Charges: Contravening a domestic violence order x 1.
Appeal type: Appeal against sentence.
Facts: During proceedings before the Magistrates Court in which a temporary protection order was made, the appellant threatened to kill the aggrieved and her children. The appellant pleaded guilty to one charge of contravening a domestic violence order. He was sentenced to nine months’ imprisonment with an immediate parole eligibility date and 36 days of pre-sentence custody declared as time served. The appellant appealed against the sentence on the basis that it was manifestly excessive.
Issues: The appellant submitted that the sentence was excessive having regard to his psychiatric condition, the principles of totality and the comparable case tendered by defence which, in combination with his personal circumstances, supported a shorter head sentence.
Decision and reasoning: The appellant relied on R v Goodger  QCA 377 as justification for a reduction in sentence because of his reduced moral culpability. However, that case was not authority for the proposition that the sentence must be reduced by reason of a psychiatric condition . Kefford DCJ held that there was no compelling evidence that the appellant’s condition at the date of sentencing meant that continued incarceration would have more of an impact on the offender than it would on a person of normal health. There was nothing to suggest that there was a serious risk that imprisonment would have adverse effects on the appellant’s mental health. Accordingly, the sentence imposed was not excessive in the circumstances, even though the offending occurred at a time when the appellant could not act on the threats made (as he was in custody) ().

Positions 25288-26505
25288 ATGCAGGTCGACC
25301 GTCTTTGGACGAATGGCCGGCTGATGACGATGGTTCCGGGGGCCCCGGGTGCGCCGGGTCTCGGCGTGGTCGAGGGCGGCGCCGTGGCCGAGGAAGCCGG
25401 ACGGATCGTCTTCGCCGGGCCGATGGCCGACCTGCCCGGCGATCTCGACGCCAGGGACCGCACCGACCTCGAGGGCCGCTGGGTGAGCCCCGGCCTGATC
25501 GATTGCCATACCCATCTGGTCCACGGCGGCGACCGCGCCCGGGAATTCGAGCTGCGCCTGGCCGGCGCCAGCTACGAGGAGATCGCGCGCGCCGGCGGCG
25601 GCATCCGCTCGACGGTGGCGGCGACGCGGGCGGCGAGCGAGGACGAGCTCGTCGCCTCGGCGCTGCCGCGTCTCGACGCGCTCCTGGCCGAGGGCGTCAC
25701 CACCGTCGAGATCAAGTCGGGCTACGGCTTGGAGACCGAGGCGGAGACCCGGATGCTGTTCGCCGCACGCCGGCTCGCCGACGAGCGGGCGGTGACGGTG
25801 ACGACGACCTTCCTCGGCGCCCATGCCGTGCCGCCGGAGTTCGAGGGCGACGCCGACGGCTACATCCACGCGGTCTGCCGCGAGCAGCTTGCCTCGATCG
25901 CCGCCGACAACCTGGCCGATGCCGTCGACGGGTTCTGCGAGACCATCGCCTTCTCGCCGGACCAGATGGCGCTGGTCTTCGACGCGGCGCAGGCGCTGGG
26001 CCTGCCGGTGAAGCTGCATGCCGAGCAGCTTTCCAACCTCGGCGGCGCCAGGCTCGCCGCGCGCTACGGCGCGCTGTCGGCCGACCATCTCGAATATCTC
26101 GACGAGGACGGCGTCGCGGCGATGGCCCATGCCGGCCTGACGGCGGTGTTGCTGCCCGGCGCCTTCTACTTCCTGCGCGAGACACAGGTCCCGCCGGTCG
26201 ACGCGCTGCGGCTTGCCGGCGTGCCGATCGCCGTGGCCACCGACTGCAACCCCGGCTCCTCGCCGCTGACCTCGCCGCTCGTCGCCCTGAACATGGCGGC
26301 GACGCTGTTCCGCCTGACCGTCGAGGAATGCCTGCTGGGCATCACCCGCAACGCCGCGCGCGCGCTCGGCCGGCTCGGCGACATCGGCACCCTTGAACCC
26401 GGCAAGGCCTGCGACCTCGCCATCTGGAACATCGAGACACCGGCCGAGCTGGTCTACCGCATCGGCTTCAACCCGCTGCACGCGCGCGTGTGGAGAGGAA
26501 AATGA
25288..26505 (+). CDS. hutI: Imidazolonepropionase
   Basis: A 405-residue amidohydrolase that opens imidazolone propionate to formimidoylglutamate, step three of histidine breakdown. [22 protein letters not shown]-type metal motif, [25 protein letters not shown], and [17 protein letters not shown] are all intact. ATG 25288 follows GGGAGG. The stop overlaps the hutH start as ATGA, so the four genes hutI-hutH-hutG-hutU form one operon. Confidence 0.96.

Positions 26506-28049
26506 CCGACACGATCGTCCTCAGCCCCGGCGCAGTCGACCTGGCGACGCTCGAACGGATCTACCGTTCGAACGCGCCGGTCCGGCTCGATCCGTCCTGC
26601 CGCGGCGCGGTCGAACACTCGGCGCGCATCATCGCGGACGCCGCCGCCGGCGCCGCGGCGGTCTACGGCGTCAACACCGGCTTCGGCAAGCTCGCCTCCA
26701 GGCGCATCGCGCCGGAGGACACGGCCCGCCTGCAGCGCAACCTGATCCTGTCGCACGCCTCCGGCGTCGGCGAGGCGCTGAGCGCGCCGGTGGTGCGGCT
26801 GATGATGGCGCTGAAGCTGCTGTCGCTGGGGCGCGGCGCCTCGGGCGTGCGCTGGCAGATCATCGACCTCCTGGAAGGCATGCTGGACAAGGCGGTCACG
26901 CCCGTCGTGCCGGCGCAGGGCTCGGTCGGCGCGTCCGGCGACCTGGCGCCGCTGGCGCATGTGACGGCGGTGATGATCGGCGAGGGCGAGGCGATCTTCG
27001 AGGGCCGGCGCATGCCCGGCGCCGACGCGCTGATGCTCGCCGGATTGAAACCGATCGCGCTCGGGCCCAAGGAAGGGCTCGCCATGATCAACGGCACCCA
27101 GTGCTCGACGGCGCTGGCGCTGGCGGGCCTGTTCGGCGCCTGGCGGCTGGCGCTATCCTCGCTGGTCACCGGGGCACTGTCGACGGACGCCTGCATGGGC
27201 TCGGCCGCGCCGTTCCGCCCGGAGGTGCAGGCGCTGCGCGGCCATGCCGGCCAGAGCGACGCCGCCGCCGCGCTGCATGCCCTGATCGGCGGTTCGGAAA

The appellant’s criminal history illustrated his general disregard for the law and court orders. An aggravating circumstance was the fact that he offended whilst in the confines of a court room, demonstrating disrespect not only for the complainant but also the Court (). The sentencing principle of protection to the Queensland community from the offender was significant, given the appellant’s vulgar and bold threats to the aggrieved in the presence of the Court. No submissions were made that indicated that the appellant had taken steps towards rehabilitation. The Court made reference to Singh v Queensland Police Service  QDC 037, but did not regard that the decision was evidence that the sentence in the present case was excessive. That case was distinguishable because there were no prior convictions for violence or contraventions of a domestic violence order. It also did not involve the aggravating feature of a threat to kill delivered to the aggrieved and her children in the presence of the court.